Aug. 9, 2008 -- With the eyes of the world focused on the lavish opening ceremony of the Beijing Olympics, first-time filmmaker Makoto Sasa would like those eyes to see a much different face of China in her documentary, "Fire Under the Snow."
"Fire Under the Snow" movingly chronicles the life of Palden Gyatso, a Tibetan monk who survived 33 years of torture and imprisonment by Chinese authorities. The documentary -- shot in Tibet, Italy and India, where Gyatso now lives -- opened Friday, and its timing with the Olympics is more serendipitous than intentional. The film is part of DocuWeek in New York now, to be followed by a run in Los Angeles starting Aug. 22.
And while Sasa, who grew up in Tokyo and now lives in New York City, would like her film "to really tell people what's happening inside China, to not forget about the human rights situation," her original motivation for making the film was largely personal.
As a young girl, "I was very interested in Tibetan Buddhism," she told ABCNews.com. "I was born a Buddhist, but I never really knew what it meant. Although in Japan you do have some really strict monasteries, the monks we know from funerals and family gatherings drive Mercedes Benz's, they have wives, they're smoking cigarettes."
One night, on Japanese TV, she "saw some lay Tibetan people, not monks, in the act of prostration. As you say prayers and walk, you throw your body on the ground." The act, to Sasa, was "pure" and "divine."
"That gave me the sense of giving up your ego, and that was when I understood what Buddhism is really about," continued Sasa, who's now 35. "That image was, how do you say it in English? My 'Aha!' moment."
Fast forward to college, in Japan: "I heard the story about this monk who was in prison under the Chinese government," said Sasa, "and I couldn't believe anybody could survive 33 years of torture and imprisonment. I came from a country where after the war, everything kind of settled. My parents' generation built up everything; people were living peacefully."
Fast forward again, to New York, where Sasa was studying filmmaking and media studies (after nixing architecture, because she "couldn't deal with physics"). "I didn't speak English, I didn't have friends, I was lonely," she said. "And I always remembered the monk's story."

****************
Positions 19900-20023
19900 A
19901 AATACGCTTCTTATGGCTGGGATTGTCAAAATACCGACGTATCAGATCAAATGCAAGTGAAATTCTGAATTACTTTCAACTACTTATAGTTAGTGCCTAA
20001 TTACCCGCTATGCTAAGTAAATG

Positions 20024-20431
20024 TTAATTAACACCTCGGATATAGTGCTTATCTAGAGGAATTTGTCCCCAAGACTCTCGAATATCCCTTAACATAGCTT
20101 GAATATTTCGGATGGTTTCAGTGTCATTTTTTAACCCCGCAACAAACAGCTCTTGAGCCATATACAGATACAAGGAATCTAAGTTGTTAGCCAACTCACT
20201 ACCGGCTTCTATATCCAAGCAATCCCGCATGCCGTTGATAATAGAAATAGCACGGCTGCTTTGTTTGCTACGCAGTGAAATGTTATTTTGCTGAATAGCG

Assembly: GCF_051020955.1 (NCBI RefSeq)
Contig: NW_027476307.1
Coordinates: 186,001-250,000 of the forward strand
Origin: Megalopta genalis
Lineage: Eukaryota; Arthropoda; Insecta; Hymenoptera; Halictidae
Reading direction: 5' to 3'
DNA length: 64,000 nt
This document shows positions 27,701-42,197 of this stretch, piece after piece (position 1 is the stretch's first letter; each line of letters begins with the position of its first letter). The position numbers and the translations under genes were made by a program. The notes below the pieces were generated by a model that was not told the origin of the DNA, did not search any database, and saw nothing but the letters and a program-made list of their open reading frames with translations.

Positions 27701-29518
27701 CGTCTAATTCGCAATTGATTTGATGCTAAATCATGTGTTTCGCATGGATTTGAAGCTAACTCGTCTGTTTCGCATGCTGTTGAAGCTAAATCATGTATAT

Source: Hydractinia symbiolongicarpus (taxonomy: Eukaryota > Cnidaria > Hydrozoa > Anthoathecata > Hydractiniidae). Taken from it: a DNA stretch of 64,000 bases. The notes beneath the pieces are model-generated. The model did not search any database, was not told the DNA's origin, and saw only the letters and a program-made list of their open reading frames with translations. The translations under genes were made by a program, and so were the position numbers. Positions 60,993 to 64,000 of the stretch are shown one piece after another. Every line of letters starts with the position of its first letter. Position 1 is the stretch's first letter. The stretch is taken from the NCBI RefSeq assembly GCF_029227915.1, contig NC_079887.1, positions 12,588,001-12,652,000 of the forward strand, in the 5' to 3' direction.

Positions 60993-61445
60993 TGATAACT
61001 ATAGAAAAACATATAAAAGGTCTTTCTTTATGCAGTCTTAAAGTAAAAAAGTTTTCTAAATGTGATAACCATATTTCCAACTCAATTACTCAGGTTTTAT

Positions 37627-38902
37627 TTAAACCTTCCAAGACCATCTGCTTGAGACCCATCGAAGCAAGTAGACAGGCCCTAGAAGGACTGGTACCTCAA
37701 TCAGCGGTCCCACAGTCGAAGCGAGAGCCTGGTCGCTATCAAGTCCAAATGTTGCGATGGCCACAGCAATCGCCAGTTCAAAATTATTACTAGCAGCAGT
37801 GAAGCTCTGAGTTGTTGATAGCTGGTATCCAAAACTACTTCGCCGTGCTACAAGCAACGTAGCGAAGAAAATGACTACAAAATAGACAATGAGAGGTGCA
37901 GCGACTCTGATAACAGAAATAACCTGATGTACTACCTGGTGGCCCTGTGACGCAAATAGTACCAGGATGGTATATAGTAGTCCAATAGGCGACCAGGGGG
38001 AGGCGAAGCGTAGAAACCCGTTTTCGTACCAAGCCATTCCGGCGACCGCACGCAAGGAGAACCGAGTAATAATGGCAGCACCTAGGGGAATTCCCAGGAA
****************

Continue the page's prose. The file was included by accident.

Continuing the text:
And when she read Palden Gyatso's autobiography, "Fire Under the Snow: Testimony of a Tibetan Monk," "I couldn't sleep. Within three months, I was there."
That was in February 2005, and "there" meant "a small room" in Dharamsala, India, not far from the Dalai Lama's palace (Gyatso had fled Tibet, an arduous 20-day walk over the Himalayas, in 1992).
"As soon as he came to the door, I started crying," said Sasa. "I told him, 'I want to thank you for surviving, and for being an inspiration for my life.'"
The film includes interviews with Gyatsa, now 77, and Tibetan activists and experts. Archival footage provides a brief history of China's relationship with Tibet, beginning with the Chinese invasion in 1950, and its crackdown in 1959 following an anti-Chinese and anti-Communist uprising in Lhasa.
When Sasa saw on the news one night that Gyatso was on a hunger strike in Turin, Italy, during the 2006 Winter Olympics, she was on a plane with her camera the next day. Inside Tibet, she interviewed former prisoners, their stories a stark contrast to the hauntingly beautiful shots of the mountains and countryside. (Sasa entered Tibet on a tourist visa and declines to give many details of her trip for fear of jeopardizing those living there.)
Gyatso is engaging, charming and riveting, his story horrifying: He was arrested several times and would be imprisoned for years, first on charges of marching in protest during the Lhasa uprising, later on charges of being a spy for India, of refusing to denounce the Dalai Lama, of posting a sign that advocated independence for Tibet, of trying to flee for Nepal. He was hung "naked like a light bulb from the ceiling," he says in the film, and beaten with iron bars. He says an electric cattle prod was shoved down his throat, causing him to lose his sense of taste and several teeth.
In making the film, said Sasa, "our fear was that people might get tired of watching one old man's story. It's not sex, drugs, rock and roll. But we took the risk." Packed houses at the Tribeca Film Festival, where the film premiered in April, with Gyatso in attendance, no doubt allayed her fears. (The film's producers are planning on a wide theatrical release for next spring.)
"Just watching his face gives you inspiration, his voice, the look in his eyes," said Sasa. "He is very, very determined, very strong-willed. But he has this really interesting side where he smiles like a 3-year-old boy very innocently. When he's asked a question about Tibet, he has to be very precise and very strict. And the next moment, he's smiling like a kid."
During the filming, the Tibetan monk and the Japanese filmmaker, 40 years apart in age, got on famously. "He teased me, like I'm his granddaughter," said Sasa. Famously, that is, after they overcame an initial difference when filming first began, in India. "He always wakes up at 4:30 in the morning," she added. "He wanted to start interviews at 5:30."
Sasa and her two-person crew persuaded him that 8 a.m. was really the better time.